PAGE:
Dorothea Mackellar was born Isobel Marion Dorothea Mackellar at Point Piper in Sydney, NSW on 1 July 1885. Her parents were Sir Charles Kinnaird Mackellar, a notable Sydney physician, and Marion Mackellar (nee Buckland). She had three brothers, Keith, Eric and Malcolm.
From 1898 to 1901, the Mackellars owned Torryburn station, near East Gresford in the Hunter Valley of NSW, during one of the region's driest times. While holidaying at the property the family witnessed the breaking of a drought. In later life, Dorothea Mackellar recalled how, after the rain, the grass began to shoot across the parched, cracked soil of the paddocks and, as she watched from the verandah, the land to the horizon turned green before her eyes.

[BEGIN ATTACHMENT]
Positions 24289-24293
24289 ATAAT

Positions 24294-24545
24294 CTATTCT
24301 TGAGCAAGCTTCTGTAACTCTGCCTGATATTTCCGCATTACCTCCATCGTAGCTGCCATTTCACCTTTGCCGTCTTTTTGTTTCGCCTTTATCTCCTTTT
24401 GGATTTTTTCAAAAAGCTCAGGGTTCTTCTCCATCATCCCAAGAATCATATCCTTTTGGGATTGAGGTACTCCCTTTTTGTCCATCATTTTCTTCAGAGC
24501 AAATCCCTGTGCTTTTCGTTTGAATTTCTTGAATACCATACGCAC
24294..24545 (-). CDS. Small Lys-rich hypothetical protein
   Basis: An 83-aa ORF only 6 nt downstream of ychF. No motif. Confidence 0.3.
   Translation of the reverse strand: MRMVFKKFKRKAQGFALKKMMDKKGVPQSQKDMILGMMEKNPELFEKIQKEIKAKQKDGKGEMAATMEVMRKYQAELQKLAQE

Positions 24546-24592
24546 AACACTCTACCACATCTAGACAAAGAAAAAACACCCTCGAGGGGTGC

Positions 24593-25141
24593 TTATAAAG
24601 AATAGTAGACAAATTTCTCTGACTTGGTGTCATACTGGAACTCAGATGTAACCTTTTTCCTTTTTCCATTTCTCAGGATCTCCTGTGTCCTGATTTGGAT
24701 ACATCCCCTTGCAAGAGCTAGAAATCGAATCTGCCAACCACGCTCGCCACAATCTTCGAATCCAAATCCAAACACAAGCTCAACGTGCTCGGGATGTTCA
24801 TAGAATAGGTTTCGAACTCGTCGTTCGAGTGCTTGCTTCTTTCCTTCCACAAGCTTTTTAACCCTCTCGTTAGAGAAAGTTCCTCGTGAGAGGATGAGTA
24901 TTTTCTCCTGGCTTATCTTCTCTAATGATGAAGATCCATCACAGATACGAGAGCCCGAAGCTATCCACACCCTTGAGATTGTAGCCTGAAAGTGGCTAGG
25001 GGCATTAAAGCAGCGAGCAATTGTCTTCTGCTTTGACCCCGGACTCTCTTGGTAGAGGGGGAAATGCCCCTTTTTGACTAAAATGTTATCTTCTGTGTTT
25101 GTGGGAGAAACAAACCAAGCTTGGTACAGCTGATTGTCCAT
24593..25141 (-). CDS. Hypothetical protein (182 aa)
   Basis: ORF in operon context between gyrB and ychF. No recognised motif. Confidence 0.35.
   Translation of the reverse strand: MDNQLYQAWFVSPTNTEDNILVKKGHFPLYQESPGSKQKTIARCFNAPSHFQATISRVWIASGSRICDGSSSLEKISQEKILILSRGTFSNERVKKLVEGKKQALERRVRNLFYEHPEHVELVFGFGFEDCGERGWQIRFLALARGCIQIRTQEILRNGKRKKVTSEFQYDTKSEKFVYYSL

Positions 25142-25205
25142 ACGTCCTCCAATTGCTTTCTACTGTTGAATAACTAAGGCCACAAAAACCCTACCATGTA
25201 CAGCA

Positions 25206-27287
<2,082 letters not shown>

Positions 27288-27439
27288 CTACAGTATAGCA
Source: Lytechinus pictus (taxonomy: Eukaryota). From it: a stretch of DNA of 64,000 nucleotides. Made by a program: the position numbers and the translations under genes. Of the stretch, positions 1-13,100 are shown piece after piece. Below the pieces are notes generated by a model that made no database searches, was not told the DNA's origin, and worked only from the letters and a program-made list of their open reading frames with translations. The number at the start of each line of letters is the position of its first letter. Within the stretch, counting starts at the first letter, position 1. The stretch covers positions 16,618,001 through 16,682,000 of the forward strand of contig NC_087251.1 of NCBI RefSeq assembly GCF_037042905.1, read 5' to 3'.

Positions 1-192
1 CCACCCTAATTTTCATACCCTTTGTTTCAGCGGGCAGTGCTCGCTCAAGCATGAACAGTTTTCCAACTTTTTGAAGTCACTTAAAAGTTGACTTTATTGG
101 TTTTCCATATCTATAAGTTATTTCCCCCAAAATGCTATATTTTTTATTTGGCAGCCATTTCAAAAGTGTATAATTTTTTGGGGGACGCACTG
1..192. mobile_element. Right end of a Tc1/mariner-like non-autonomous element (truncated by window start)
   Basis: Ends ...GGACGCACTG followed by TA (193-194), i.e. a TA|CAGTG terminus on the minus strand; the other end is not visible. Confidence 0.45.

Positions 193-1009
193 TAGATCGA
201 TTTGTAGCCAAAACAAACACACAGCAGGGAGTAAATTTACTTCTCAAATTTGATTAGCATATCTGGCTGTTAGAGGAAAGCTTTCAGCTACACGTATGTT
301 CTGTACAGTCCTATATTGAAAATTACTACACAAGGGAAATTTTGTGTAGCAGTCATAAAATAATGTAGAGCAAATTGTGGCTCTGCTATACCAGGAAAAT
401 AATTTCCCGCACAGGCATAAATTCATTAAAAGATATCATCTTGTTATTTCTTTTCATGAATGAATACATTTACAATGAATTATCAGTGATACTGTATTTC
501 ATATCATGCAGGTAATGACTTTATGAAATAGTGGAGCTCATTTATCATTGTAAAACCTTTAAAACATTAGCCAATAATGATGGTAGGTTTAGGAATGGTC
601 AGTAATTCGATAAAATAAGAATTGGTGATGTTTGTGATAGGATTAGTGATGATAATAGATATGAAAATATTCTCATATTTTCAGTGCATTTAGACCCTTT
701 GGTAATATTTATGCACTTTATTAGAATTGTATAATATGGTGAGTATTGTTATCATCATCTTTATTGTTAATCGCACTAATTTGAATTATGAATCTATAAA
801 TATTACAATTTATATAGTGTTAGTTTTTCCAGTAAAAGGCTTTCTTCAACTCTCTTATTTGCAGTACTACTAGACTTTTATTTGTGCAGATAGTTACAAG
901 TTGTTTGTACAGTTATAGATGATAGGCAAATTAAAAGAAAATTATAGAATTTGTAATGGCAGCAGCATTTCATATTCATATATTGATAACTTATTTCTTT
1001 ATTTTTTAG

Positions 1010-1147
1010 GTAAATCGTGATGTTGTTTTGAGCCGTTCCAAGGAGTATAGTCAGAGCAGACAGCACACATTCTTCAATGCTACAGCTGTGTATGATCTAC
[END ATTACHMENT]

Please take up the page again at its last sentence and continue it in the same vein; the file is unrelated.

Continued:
Dorothea Mackellar's iconic verse is now regarded by many Australians as the universal statement of our nation's connection to the land.